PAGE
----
Glass is a misfire, and it’s the kind of depressing misfire that hurts even more given what it could have been.
Many people missed the point of "The Gates," those 7,500 frames flowing with orange curtains that were installed along the pathways of Central Park in 2005. The point was not to look at them, but to use them, to walk through them and under them. One New York park board member, opposed to the proposal by artists Christo and Jeanne-Claude, said the addition of "The Gates" to the park "would be like Picasso painting 'Guernica' on top of 'The Last Supper,' " demonstrating that he did not grasp the difference between a painting and a frame. He might have saved himself embarrassment by consulting A Pattern Language by Christopher Alexander, the most important architect alive, who would have had something to say about gates, entrances, exits, doors, portals and views.
Entrances have everything to do with what we feel about what we are entering. All buildings until the birth of modern architecture knew this, and you can see it in church doors, temple gates, city walls, shop entrances and cottage doorsteps. Now the doors of a modern building are likely to be a continuation of the same hostile slab of glass or steel that makes the rest of the building sterile and aloof. There will be no place to rest for a moment, inside or out, and no shelf to rest a burden on, and no decorative details to declare, "This is not just any place you are entering, but this honorable place." I believe even criminals feel differently about the judges they encounter inside an old courthouse than inside a new one.
My wife and I walked under "The Gates" and beneath the curtains. Thousands of others were doing the same. Many of them no doubt made the same journey daily, scarcely thinking of it.
Certainly our walk was enriched by trees, grass, shrubbery, ponds, views. But now "The Gates," by framing those sights, gave them a new aspect and importance. Not "grass on a hill," but this view of a grassy hill. Not a pond, but look at the pond. A frame of any sort values what it encloses. And as we walked, we felt subtly ceremonial. We were not walking, but walking through the gates. People walked a little more slowly, and sometimes had little smiles, and talked less on their cell phones, and perhaps felt more there.
"The Gates," a documentary by Antonio Ferrera and Albert Maysles, records the struggle starting in 1979 as Christo and Jeanne-Claude tried to get permission to install their gates (for only two weeks, but you'd think they were planning to leave them forever). This despite the fact that the artists were going to pay for it all themselves. One mayor after another, perhaps too timid to support duh artz, said no. Bloomberg said yes instantly. So, I believe, would have our own Mayor Daley, whose wrought-iron fences and islands of flowers and neo-classical columns and Millennium Park declare, "This is a city worthy of such pomp and formality, such beauty and pride." Those who say Daley has the mentality of a bungalow owner have no idea of the pride a bungalow owner can take in his home. Maybe they live in high-rises where committees buy hideously tortured iron and dump it in the lobby.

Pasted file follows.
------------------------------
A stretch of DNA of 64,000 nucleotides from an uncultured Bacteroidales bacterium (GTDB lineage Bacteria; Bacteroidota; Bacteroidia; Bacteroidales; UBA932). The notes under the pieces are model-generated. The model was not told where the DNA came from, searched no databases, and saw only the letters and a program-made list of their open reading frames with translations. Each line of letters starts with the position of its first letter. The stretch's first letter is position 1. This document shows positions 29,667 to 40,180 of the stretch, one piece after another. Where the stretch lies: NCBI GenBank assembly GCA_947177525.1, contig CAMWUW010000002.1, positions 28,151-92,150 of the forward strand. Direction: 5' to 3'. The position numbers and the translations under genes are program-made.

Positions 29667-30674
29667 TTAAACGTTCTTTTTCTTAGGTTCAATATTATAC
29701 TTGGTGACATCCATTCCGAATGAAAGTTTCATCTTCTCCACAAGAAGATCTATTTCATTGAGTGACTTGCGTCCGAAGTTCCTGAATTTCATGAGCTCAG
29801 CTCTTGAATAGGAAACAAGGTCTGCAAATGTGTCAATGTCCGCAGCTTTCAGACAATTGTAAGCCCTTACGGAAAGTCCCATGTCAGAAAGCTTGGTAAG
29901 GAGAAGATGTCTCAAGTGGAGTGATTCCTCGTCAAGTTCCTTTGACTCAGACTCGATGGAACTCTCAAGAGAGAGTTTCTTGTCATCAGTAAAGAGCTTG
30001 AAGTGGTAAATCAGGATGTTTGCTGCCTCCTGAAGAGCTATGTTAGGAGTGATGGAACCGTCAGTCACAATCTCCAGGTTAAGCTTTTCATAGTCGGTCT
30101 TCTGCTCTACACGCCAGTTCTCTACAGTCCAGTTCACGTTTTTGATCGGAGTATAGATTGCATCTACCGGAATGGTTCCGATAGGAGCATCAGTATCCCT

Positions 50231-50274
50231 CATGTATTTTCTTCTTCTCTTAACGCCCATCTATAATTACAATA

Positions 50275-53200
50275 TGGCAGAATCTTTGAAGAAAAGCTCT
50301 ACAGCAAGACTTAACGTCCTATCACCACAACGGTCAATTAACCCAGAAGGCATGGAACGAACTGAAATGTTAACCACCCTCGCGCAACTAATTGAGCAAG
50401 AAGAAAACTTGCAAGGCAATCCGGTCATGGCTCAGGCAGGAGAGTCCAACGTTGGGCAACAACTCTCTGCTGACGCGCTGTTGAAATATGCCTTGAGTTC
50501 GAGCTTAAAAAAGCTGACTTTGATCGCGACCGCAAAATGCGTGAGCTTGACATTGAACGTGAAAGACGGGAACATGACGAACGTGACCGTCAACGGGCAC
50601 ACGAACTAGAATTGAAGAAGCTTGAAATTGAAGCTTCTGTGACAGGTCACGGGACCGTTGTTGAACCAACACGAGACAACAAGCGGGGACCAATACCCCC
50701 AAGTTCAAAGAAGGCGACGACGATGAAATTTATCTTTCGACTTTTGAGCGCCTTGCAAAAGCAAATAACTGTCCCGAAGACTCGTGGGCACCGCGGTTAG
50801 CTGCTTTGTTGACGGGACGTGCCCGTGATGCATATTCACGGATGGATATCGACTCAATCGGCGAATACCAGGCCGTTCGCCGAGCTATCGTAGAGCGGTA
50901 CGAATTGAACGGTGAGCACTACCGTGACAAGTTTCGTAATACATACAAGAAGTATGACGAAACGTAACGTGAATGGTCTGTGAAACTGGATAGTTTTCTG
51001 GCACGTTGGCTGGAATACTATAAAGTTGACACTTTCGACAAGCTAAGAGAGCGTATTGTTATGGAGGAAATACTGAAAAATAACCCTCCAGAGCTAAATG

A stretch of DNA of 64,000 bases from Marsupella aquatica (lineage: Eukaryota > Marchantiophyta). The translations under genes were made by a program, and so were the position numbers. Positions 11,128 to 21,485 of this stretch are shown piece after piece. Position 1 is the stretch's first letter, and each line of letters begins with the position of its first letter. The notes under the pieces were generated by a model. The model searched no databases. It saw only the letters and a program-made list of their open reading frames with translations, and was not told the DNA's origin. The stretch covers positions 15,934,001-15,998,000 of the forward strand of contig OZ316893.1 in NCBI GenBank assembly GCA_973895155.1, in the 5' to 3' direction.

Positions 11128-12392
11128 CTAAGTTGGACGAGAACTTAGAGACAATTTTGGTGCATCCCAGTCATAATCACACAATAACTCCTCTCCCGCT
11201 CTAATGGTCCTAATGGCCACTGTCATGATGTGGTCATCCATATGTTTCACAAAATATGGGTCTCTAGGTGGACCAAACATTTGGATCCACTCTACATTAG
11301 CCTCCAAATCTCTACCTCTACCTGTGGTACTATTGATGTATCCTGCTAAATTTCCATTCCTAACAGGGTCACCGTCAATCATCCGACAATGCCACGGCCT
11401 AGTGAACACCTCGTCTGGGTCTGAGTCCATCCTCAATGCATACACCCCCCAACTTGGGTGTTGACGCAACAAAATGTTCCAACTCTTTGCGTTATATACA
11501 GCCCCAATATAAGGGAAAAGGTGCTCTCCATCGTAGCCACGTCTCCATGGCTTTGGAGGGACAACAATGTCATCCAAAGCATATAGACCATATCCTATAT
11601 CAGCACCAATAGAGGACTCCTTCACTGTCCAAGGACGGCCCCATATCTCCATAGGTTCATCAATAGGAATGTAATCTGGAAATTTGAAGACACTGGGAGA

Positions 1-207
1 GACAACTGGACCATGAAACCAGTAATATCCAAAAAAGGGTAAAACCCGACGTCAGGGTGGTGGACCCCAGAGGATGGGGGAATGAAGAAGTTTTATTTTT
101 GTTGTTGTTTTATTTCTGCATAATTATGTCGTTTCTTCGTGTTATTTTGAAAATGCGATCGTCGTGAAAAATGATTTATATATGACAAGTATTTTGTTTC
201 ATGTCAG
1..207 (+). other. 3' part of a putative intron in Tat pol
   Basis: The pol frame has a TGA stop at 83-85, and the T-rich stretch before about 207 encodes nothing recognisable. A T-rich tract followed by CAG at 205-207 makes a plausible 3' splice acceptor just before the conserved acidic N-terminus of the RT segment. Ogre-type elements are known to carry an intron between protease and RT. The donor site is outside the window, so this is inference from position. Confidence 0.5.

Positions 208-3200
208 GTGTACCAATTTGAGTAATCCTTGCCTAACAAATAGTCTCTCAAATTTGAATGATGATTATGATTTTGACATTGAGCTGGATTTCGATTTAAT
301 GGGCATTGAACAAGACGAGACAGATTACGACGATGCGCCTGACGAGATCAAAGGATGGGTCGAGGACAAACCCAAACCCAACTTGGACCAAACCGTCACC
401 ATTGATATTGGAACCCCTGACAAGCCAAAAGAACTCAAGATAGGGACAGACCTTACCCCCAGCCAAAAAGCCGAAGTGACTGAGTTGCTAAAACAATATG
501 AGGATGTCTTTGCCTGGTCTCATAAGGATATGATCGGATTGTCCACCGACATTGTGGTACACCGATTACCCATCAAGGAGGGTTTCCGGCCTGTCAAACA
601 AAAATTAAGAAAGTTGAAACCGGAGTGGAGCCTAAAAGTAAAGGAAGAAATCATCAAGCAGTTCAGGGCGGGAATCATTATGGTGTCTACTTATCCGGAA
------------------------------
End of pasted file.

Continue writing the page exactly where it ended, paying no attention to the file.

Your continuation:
The documentary is pretty much what you'd expect: Two decades of ignorant contempt, followed by the city finding it was really surprisingly fond of "The Gates." How far do you think our beloved Chicago sidewalk cows would have gotten among the philistines of 50 years ago? Why does London cling to manifestly impractical red pillar boxes for its postal system, pillars that look like bright red Victorian fire hydrants? Because they're fun, that's why.
Christo and Jeanne-Claude age during the film, their hair turning gray (or red, in her case), but they never stop campaigning. It must have seemed so simple to them: Hey, people, lighten up! Don't be afraid of fancy and imagination! They actually had to use two high-powered lawyers, Scott Hodes of Chicago and Theodore W. Kheel of New York, to argue the case in favor of their gift to the city. The one thing lacking is a good sit-down chat with Christopher Alexander, explaining why cities require more, not less, attention to human feelings that cannot be reasoned away.
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